The Trump administration will impose more sanctions on Russia under a chemical and biological warfare law following the poisoning of a former Russian agent and his daughter in the UK earlier this year, the State Department announced Wednesday.

In a statement on Wednesday, State Department spokeswoman Heather Nauert said the U.S. had made this decision on Monday, and accused Russia of violating international law. The statement anticipated the sanctions would go into effect around August 22 in line with the Chemical and Biological Weapons Control and Warfare Elimination Act of 1991, CNN said.

Sergei Skripal, a former Russian spy, and his daughter Yulia Skripal were hospitalized and treated for a nerve-agent attack in March. Yulia Skripal was discharged from the hospital in April, and her father was discharged in May.

Read alsoSkripal Novichok poisoning suspects 'identified' – media

The State Department notified Congress on Wednesday of the first of two potential tranches of sanctions required under the 1991 law. Unless Russia takes certain steps, a second set of penalties –more stringent than this first round – must follow, according to the law.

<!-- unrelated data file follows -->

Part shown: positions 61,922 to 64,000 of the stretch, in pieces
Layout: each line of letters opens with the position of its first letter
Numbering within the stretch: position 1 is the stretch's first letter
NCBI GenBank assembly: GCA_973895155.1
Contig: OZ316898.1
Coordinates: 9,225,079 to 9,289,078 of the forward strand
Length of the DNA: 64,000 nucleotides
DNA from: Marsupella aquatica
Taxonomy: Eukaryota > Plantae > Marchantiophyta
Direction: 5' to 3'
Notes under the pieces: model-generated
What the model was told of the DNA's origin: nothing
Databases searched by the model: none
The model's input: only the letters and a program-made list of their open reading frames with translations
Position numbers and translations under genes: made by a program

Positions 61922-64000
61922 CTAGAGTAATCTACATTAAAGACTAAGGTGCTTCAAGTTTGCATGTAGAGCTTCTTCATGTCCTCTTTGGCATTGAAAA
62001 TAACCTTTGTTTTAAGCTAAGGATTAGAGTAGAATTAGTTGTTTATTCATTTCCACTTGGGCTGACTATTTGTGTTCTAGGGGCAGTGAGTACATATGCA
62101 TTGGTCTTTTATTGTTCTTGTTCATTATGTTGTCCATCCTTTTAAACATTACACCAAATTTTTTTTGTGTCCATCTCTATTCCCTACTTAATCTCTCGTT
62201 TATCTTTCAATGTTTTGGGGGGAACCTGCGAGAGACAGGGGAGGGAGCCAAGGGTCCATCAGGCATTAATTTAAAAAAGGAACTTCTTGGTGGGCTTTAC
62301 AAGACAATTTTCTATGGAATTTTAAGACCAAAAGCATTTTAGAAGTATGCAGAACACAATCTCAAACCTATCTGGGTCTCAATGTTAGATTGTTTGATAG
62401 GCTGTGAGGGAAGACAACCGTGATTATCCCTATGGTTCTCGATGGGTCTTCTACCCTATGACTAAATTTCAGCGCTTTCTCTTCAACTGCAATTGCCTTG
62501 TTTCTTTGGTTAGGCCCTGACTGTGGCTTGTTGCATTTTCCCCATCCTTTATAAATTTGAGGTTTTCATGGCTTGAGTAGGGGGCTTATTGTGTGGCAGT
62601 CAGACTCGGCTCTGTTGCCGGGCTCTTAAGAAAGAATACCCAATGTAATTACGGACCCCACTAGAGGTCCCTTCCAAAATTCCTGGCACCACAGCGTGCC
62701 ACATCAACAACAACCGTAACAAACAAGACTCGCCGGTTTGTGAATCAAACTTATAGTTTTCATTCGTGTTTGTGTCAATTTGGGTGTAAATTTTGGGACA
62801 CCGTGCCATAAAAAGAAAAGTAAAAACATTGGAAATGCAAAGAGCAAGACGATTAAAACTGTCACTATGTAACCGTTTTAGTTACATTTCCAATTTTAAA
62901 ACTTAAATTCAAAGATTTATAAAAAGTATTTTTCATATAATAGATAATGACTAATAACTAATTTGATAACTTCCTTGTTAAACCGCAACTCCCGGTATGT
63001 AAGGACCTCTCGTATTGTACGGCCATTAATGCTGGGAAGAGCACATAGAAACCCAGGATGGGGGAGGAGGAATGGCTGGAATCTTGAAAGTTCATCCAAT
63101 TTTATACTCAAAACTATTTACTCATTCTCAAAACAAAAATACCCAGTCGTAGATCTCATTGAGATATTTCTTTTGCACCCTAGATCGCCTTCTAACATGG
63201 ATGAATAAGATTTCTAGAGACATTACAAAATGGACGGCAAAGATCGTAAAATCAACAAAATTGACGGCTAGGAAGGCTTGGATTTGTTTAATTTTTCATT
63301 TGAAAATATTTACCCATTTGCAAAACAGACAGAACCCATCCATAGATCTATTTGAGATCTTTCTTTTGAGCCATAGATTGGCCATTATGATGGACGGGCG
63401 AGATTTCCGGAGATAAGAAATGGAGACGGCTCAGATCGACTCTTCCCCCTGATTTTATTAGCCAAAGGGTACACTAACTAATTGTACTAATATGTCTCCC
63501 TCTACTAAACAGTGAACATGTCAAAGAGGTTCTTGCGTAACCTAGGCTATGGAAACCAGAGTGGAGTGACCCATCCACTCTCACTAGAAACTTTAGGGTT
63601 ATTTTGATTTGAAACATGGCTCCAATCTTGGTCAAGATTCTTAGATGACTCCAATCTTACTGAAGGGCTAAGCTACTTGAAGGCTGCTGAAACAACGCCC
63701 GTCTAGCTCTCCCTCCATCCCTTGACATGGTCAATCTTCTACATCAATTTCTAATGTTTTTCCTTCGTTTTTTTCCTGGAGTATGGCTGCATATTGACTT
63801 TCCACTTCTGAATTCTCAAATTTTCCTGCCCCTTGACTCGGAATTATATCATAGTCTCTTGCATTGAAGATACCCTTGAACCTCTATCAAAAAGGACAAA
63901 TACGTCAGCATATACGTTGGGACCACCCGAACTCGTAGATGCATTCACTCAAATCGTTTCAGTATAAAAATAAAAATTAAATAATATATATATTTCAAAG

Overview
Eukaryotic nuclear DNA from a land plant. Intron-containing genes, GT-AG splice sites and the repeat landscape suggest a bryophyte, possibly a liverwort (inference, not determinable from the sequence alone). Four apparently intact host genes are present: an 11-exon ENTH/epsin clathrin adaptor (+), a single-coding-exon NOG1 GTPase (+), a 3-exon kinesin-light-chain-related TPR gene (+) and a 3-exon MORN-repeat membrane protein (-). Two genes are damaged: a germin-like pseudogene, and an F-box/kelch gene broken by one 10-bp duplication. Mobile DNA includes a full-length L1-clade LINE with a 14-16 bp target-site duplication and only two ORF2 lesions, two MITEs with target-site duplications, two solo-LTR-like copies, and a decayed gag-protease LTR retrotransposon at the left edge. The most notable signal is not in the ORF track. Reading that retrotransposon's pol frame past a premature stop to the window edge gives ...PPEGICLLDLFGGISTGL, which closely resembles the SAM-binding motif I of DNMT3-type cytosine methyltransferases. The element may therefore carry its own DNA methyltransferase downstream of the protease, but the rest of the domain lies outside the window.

The first set of sanctions targets certain items the U.S. exports to Russia that could have military uses – so-called dual use technologies. These are sensitive goods that normally would go through a case-by-case review before they are exported. With these sanctions, the exports will be presumptively denied.

A senior State Department official said there would be carve-outs however.

The U.S. would then require Russia to assure over the next 90 days that it is no longer using chemical or biological weapons and will not do so in the future. Additionally, the criteria in the law call for Russia to allow on-site inspectors to ensure compliance.

The official said that if Russia did not meet the demands, the U.S. "will have to consider whether to impose a second tranche of sanctions as specified by the statute."

A former Defense Department official, Mark Simakovsky, said a second tranche would target Russian exports to the U.S. and theoretically could include flights by the state airline Aeroflot as well as a downgrade of diplomatic relations. Simakovsky said he was highly skeptical a second round would be applied. That said, he added, "I don't think this is the last shoe to drop" because of political pressure, criticism from Democrats and the looming midterm elections.